Mayor Bill de Blasio rallied his troops Tuesday, a day after a Republican State Senate co-leader said he would block a vote on the mayor's plan to expand pre-kindergarten and after-school programs by taxing the city's wealthiest residents.
"This is going to be a profound fight, and it is a fight, both about the substance of the issue and about democracy," the mayor said at a church breakfast in Brooklyn attended by the Reverend Al Sharpton and about 200 other clergy who support the pre-k plan.
De Blasio said he was "miffed" with the State Senator Dean Skelos for saying he wouldn't bring the pre-k proposal to the floor.
"If Albany is not going to allow a vote on something that the people are demanding, I think the people are going to be even more frustrated with the process in Albany," he said.
But Skelos, who represents part of Long Island, and many of his Republican colleagues from across the state believe raising taxes will cause high earners to leave the state. This is also an election year in Albany.
Gov. Andrew Cuomo firmly opposes raising taxes. Instead, he proposed adding hundreds of millions of dollars a year to the state budget to help districts expand pre-k. However, De Blasio has said that would neither be enough to fund the tens of thousands of seats he wants for the coming fall nor a reliable revenue source going forward.
De Blasio still has support from Sheldon Silver, the leader of the Democrat-controlled Assembly. But he can't win without the governor and the Senate which is ruled by a coalition of Republicans and a handful of breakaway Democrats.
Their co-leader, Jeff Klein of the Bronx and Westchester, had signaled support for de Blasio's plan but appeared to soften his stance on Tuesday, saying "I'm not sure" when asked by reporters if the mayor's tax hike was the only reliable method to pay for the plan.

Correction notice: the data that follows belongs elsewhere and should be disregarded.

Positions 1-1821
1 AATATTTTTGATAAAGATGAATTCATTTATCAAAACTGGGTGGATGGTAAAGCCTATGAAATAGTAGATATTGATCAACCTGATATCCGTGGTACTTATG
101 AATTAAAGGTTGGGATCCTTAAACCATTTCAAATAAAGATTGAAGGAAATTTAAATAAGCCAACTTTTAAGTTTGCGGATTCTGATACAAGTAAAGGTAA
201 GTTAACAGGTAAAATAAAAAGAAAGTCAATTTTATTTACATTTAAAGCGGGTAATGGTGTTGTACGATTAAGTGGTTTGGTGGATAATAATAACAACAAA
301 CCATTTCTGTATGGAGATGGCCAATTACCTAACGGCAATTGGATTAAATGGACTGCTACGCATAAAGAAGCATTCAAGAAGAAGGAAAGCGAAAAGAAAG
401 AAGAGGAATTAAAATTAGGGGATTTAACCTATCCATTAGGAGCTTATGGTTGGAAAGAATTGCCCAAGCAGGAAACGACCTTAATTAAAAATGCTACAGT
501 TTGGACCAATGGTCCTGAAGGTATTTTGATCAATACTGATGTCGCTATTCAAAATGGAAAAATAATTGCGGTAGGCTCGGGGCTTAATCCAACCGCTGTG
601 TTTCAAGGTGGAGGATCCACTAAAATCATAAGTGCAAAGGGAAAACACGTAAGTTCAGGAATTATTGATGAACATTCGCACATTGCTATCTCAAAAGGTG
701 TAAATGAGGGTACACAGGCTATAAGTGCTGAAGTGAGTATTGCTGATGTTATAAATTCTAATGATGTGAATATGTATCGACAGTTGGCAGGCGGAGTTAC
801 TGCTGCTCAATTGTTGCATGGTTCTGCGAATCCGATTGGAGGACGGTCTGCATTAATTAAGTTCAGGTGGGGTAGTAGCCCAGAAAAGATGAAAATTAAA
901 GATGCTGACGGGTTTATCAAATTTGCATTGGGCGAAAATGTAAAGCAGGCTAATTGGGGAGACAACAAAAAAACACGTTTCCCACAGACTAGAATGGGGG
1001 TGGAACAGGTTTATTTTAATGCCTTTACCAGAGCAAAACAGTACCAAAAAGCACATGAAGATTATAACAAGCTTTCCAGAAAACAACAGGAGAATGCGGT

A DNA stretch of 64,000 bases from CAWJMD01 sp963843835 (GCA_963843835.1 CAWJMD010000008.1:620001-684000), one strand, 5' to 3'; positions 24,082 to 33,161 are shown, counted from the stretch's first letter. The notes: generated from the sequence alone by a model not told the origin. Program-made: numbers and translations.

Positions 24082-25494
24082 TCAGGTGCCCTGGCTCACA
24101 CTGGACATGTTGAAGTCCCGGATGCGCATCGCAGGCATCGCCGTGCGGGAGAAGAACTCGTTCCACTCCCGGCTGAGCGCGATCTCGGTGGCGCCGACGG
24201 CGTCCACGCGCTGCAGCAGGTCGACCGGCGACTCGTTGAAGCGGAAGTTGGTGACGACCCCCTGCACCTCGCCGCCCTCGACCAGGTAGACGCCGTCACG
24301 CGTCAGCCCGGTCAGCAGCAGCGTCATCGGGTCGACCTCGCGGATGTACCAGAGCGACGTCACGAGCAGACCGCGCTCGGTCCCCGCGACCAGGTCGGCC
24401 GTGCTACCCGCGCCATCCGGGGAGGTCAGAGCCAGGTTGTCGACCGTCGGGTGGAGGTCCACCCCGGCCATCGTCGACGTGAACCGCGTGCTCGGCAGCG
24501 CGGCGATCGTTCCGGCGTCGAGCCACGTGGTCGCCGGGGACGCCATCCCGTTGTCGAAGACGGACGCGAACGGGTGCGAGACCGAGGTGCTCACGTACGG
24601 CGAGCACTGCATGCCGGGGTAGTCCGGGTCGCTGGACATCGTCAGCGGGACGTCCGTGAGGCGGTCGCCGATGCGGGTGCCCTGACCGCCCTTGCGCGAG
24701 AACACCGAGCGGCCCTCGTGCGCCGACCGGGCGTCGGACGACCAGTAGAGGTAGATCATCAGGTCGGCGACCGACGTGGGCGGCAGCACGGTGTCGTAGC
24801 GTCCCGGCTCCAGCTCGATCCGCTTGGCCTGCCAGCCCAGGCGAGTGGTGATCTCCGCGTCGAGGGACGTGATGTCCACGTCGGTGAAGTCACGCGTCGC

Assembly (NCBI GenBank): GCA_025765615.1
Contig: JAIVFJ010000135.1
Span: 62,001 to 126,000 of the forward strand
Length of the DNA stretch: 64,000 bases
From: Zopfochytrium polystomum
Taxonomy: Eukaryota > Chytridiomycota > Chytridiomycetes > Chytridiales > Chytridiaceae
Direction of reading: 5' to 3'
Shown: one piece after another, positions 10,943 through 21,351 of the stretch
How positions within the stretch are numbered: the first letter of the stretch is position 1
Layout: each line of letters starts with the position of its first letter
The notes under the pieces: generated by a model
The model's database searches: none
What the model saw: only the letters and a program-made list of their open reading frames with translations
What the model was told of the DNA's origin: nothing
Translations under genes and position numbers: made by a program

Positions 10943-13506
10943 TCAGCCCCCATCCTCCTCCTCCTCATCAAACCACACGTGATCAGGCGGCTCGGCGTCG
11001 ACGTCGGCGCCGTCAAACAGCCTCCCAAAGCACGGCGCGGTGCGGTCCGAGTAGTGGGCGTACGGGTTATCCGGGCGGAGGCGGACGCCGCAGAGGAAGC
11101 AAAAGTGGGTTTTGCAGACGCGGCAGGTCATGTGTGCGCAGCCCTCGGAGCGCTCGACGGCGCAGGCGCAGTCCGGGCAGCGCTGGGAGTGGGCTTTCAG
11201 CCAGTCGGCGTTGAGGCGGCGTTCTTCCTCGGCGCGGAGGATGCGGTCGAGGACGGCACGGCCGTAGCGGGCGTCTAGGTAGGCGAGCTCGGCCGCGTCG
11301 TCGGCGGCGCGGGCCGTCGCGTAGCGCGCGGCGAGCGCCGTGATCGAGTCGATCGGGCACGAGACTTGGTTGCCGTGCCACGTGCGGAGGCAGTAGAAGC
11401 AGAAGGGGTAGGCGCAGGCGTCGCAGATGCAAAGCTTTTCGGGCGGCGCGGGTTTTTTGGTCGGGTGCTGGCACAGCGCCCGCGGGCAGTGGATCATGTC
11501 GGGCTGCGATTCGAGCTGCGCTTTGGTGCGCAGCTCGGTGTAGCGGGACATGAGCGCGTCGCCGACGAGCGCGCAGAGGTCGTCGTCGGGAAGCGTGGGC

Later he sent reporters this statement: "As I have always said, I am not in favor of taxing just for the sake of taxing. But I wholeheartedly support Mayor de Blasio’s tax increase because it will adequately fund universal pre-k for New York City and that is why I am committed to making it a part of this year’s state budget."
It wasn't clear if that meant Klein would accept more money in the budget in lieu of the tax.
Cuomo has claimed that a budgetary solution makes more sense because enabling New York City to raise taxes for pre-k would be unfair to districts without the means, a message that appears to be catching on upstate.
“We cannot deny pre-k for some children in our state based on where they were born," said the Parent Power Project, based in Rochester.
"Whether families live in Brooklyn or Buffalo, all of our children should have equal access to the educational opportunities that will help them grow, learn and succeed," said Senator Tim Kennedy of Buffalo.
Meanwhile, De Blasio is scheduled to deliver his first budget address on Wednesday, in which he will outline a strategy for the impending contract negotiations with the city's 150 municipal unions.
With reporting from the Associated Press and Karen DeWitt in Albany